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No matter how much we cover the gas drilling around these parts, there seems to always be more to mention.

This week is no exception. As Tuesday’s City Council meeting, between 15-20 citizens spoke up with regard to the makeup of the committee which will choose the company and scope of Fort Worth’s ambient air study. “And we were unanimous in our objection to gas industry people being on that committee,” said Gary Hogan, a former member of both of Fort Worth’s gas drilling ordinance committees. “But the mayor was adamant that the gas industry be represented. Why? Why should the gas industry have any say in who gets to study the air quality around gas wells? Why should they have a say in who gets to test them and what will be tested for when they’re the people and industry being studied?”

The mayor won out and the gas industry will be well represented, something Hogan says could compromise the credibility of the study. “I saw it with the gas drilling ordinance committees and I think we will see it here. I know how the industry can steer these committees through city staff to get what they want.”

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Speaking of air quality, a recent study in DISH, the tiny town at the epicenter of the Barnett Shale play, showed plumes of methane gas traveling as far as a mile from their origin at the huge compressor site there. And in Flower Mound, a plume of methane from a well was measured at over two miles long and a mile-and-a-half wide. “I was in the vehicle when the test was done,” said Hogan. “And it was off the chart. And where you have methane from gas operations, you have all of the other chemicals as well, from benzene on down the line.”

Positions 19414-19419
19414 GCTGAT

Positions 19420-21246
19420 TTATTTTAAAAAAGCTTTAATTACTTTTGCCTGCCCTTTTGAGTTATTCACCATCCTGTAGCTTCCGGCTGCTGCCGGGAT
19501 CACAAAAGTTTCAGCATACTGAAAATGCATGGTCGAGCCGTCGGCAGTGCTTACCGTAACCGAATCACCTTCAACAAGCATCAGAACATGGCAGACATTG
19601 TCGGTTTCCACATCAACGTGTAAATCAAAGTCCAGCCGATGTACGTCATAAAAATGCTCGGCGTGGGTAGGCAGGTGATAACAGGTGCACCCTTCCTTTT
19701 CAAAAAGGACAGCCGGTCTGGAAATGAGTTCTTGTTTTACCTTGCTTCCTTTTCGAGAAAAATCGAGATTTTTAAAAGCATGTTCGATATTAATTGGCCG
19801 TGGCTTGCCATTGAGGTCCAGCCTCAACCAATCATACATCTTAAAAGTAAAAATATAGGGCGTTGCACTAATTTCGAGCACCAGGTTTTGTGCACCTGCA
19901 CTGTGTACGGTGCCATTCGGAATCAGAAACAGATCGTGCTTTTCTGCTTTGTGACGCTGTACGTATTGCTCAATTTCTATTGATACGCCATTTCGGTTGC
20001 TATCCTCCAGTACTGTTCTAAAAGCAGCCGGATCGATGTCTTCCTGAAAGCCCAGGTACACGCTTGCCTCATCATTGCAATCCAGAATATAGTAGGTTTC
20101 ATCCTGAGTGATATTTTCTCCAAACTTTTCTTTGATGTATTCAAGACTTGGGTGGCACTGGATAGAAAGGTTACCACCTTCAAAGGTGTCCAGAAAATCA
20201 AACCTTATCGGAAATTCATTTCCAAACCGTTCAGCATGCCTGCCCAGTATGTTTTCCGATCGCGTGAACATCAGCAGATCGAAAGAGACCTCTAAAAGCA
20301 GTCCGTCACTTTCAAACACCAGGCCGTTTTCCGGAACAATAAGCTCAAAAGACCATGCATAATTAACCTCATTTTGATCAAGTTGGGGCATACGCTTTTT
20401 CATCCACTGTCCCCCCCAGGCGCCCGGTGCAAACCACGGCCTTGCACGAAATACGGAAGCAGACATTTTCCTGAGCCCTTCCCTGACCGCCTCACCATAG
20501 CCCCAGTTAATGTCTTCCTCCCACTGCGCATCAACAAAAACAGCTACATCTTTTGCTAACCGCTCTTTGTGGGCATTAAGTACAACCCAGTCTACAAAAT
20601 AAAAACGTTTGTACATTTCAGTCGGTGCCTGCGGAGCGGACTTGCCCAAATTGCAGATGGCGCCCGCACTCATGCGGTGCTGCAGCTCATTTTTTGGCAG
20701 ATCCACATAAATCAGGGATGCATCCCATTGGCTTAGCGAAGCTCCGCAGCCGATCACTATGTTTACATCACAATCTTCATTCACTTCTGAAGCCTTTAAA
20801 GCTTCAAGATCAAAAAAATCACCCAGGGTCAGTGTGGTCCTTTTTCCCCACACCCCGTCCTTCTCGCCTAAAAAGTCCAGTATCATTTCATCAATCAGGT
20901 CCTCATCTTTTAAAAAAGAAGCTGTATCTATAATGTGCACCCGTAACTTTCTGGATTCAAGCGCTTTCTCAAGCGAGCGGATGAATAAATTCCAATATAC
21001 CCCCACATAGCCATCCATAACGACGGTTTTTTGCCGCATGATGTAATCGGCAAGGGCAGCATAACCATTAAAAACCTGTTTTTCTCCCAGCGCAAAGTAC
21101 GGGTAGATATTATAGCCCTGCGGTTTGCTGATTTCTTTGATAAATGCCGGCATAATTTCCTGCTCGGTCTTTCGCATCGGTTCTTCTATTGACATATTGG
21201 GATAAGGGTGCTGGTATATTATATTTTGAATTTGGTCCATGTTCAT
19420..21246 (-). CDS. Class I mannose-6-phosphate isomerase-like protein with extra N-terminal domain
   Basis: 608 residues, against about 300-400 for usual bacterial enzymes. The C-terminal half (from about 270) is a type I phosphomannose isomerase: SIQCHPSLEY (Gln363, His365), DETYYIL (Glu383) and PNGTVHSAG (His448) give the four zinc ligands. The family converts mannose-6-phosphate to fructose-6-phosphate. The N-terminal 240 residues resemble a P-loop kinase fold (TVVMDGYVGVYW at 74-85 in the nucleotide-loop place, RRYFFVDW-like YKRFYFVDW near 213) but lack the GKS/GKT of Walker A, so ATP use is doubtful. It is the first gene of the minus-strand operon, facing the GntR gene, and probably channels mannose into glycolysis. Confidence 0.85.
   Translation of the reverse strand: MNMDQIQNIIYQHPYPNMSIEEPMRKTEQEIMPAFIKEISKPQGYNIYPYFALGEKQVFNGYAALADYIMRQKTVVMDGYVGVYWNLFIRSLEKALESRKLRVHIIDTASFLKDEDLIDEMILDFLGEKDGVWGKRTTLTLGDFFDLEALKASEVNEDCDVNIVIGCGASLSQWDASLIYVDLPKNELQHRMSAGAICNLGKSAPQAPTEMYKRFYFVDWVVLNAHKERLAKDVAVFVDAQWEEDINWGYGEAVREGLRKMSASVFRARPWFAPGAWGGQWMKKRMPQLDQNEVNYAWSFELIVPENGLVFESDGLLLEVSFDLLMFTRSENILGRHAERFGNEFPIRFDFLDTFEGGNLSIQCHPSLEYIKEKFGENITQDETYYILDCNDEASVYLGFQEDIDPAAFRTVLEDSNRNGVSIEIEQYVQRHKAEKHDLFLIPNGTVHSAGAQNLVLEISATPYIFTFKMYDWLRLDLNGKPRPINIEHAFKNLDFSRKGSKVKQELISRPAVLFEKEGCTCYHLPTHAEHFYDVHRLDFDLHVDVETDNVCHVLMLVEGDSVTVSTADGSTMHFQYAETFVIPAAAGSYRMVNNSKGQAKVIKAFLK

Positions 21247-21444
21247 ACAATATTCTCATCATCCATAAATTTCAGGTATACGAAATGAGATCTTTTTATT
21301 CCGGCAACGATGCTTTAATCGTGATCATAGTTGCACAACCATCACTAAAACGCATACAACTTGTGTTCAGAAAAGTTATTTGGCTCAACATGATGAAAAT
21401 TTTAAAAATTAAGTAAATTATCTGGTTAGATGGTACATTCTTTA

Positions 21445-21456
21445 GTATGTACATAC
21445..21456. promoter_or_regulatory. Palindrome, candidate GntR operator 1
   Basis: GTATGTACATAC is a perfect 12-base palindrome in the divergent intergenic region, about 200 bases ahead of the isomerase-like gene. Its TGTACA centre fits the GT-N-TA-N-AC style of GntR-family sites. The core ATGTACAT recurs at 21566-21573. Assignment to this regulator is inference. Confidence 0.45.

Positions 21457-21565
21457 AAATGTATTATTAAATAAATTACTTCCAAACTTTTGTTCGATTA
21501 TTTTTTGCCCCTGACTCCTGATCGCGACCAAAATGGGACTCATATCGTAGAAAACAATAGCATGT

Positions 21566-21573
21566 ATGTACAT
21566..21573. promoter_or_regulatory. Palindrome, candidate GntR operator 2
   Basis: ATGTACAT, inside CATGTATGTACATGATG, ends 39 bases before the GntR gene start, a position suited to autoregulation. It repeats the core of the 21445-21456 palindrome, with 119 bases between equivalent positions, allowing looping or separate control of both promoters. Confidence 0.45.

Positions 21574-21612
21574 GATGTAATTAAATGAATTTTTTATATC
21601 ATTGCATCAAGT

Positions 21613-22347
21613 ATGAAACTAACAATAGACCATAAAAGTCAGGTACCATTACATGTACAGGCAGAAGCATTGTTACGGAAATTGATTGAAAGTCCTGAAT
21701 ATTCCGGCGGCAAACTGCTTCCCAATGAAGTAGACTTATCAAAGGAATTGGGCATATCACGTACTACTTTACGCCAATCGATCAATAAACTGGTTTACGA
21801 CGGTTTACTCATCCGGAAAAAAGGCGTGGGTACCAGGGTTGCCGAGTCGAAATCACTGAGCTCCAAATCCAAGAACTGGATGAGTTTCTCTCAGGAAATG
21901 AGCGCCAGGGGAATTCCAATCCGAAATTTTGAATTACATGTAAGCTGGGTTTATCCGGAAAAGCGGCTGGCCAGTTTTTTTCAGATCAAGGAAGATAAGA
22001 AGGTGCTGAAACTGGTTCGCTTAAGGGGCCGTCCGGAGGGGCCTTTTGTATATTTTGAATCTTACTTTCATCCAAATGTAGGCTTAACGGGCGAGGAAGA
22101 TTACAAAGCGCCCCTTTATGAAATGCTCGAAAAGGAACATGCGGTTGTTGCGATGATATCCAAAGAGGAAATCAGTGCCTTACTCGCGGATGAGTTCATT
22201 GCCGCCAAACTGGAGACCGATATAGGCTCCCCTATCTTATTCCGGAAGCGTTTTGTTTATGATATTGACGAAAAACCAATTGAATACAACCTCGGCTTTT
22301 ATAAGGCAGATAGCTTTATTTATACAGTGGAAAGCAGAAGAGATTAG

Flower Mound was also the location of a pretty good sized frac water spill at a Williams Petroleum drill site recently. 80 barrels, about 3,300 gallons of the poisonous fluids escaped.

And up near the Denton County line, Aruba Petroleum has a leak at one of their well sites. According to Sharon Wilson, of Texas OGAP, txsharon.blogspot.com, bubbles started appearing in a sludge pit at a well site several weeks ago. The people whose property the site sits on noticed that not only were there bubbles–and indication of gas leagage–but that the water in the pit was turning red–an indication of the presence of methane.

The bubbles started at one spot but spread to several others in the pit. The Railroad Commission was called and came to inspect the site but “just scratched their heads and said they didn’t seen any bubbles” said Wilson.

A video of the bubbling pit was sent to the EPA, which responded quickly and had the pit drained and the sludge removed. “They had Aruba cart it away because it’s so toxic.”

But the leak is evidently ongoing. When it rained recently water gathered in the empty pit and that too soon began to bubble and an oily slick is now forming on top of it.

“There is a leak there, no doubt,” said Wilson. “Whether it’s in a pipeline or the bore, I don’t know. But there is a leak and something needs to be done about it, and soon.”

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